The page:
Powerful Earthquake (7.9)Rocks India, Pakistan

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Powerful Earthquake Rocks India, Pakistan

Death Toll Continues To Rise AHMEDABAD, India , 3:50 p.m. EST January 26, 2001 -- The most powerful earthquake to strike India in a half century rocked the subcontinent Friday, killing more than 2,000 people, injuring 3,000 and leaving survivors spending the night by campfires near the rubble of their homes.

The 7.9 magnitude temblor in western Gujarat state, close to the border with Pakistan, shook high-rise towers 600 miles away in the capital, New Delhi. The quake was also felt in the mountains of Nepal, some 1,000 miles from the epicenter, and in coastal Bangladesh, a distance of about 1,200 miles. "The earthquake is a calamity of national magnitude," Indian Prime Minister Atal Bihari Vajpayee said. "We have decided to meet the emergency on a war footing. This is the time for people to rally around."

The quake struck at 8:50 a.m. as many cities were beginning celebrations for India's 51st Republic Day, which commemorates the adoption of the country's constitution.

In Ahmedabad, Gujarat's commercial capital and a sprawling city of 4.5 million, helmeted rescue workers used iron rods to pry slabs of concrete and metal, searching for survivors. Women wept and rocked back and forth, watching as the few available bulldozers and cranes pushed through the piles of stone that once had housed families and shops.

Beds, children's toys and clothes lay abandoned in the debris, lamp posts and electric pylons were twisted and many buildings were left leaning precariously.

After night fell, with temperatures at 55 degrees, survivors spread blankets and huddled around campfires.

"There is a great panic among the people and they have spilled out onto the streets," said Haren Panya, home minister of Gujarat. Because of the aftershocks, "We have asked people to move out of old buildings."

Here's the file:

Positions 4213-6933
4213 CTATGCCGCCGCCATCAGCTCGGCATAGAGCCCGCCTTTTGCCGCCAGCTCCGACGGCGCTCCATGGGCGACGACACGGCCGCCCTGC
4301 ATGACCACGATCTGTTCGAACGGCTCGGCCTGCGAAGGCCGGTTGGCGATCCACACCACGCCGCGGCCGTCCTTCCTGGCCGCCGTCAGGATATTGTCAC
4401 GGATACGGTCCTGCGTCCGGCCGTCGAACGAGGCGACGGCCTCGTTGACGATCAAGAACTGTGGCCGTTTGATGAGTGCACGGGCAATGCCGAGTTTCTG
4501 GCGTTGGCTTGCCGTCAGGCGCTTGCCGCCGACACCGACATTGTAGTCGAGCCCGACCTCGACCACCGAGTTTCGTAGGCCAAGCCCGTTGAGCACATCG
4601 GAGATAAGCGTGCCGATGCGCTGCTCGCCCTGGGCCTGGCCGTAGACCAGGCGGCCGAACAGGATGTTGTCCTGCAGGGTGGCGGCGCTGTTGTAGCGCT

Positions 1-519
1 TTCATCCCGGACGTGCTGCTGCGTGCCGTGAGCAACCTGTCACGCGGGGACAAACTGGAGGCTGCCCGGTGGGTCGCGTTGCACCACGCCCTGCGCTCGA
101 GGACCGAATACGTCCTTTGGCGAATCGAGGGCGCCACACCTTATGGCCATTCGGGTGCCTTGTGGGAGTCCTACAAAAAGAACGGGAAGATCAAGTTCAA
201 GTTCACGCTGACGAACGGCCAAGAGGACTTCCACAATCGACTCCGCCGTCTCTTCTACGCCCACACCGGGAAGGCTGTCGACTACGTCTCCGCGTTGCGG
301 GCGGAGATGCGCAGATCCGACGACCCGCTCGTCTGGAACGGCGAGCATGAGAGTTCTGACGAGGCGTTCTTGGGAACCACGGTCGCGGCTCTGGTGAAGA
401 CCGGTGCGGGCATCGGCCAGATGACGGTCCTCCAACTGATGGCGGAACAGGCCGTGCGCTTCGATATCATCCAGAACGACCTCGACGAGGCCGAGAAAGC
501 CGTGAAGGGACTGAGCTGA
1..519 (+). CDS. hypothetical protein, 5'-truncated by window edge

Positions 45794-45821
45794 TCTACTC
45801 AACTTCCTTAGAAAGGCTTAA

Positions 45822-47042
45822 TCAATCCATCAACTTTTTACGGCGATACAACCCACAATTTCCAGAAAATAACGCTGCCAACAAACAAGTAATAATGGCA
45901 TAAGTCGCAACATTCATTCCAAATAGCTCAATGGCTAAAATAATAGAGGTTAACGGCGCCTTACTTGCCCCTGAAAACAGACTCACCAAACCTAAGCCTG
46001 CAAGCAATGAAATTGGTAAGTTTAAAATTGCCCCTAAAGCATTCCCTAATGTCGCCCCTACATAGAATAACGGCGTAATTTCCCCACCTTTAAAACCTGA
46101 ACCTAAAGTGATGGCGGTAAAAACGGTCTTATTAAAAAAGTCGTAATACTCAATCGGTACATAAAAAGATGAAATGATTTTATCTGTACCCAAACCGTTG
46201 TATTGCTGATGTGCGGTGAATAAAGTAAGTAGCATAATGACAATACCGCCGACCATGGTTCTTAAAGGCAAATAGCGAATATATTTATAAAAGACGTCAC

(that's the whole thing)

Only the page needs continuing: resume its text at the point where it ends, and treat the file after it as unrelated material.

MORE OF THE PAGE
The 2,063 deaths in India were all recorded in Gujarat state -- including hundreds in Ahmedabad -- where buildings swayed for more than two minutes, said P. I. Kanpuri, a police officer at the emergency state control room in Gandhinagar, the new Gujarat state capital. Ten people died in Pakistan when two houses collapsed.

Authorities in India said 3,200 people were injured.

No damage or injuries were reported in the rest of India, although many people said they felt dizzy because of the earthquake's lengthy rolling movement.

The epicenter was near Bhuj, a desert town of 150,000 people in Gujarat. Ninety percent of the houses in Bhuj were damaged, said Cabinet minister Pramod Mahajan. Kanpuri said 1,400 people in Bhuj district had been killed.

The quake did no damage to the two 220-megawatt nuclear plants in Gujarat, authorities said. But gas pipelines, most power supply stations, phone lines and water service were knocked out across the arid state, which is prone to drought.

In Ahmedabad, a center of India's textile industry, as many as 50 multistory buildings crumbled. Hundreds of people besieged the fire station asking for help to dig out their relatives, said fire chief Rajesh Bhat.

"This is an emergency. We are facing a riotous crowd," Bhat said. "A fear psychosis is developing in the city. People have fled their homes and are taking refuge in open fields."

Corpses were piled up on the verandah of the N.S. Hospital, while patients overflowing into the hallways wailed and screamed with broken limbs and bleeding wounds. Press Trust of India reported 70 people died awaiting treatment.

Bruised and bleeding bodies were laid in rows, covered with blankets as relatives sat by mourning.

The Indian government said it was flying 10,000 tents, 10,000 tons of grain, 20 doctors and surgeons, communications and seismology experts to Gujarat. Vajpayee sent his home minister, Lal K. Advani, who said the death toll "could be 1,000 or more."

Vajpayee made no appeal for international aid, saying those needs were being assessed.

President Bush, the United Nations, and Pakistan's army ruler Gen. Pervez Musharraf sent condolences. Bush said the United States is willing to provide assistance if needed, and the U.N. Office for the Coordination of Humanitarian Assistance announced that it will send a five-member earthquake assessment team to India on Sunday.

The quake was the most powerful to strike India since Aug. 15, 1950, when an 8.5 magnitude temblor killed 1,538 people in northeastern Assam state.

Mahajan insisted that Friday's quake measured 6.9, according to a preliminary figure given by the Indian Meteorological Institute. However, the U.S. Geological Survey, taking an average of seismograph measurements from around the world, said it was 7.9.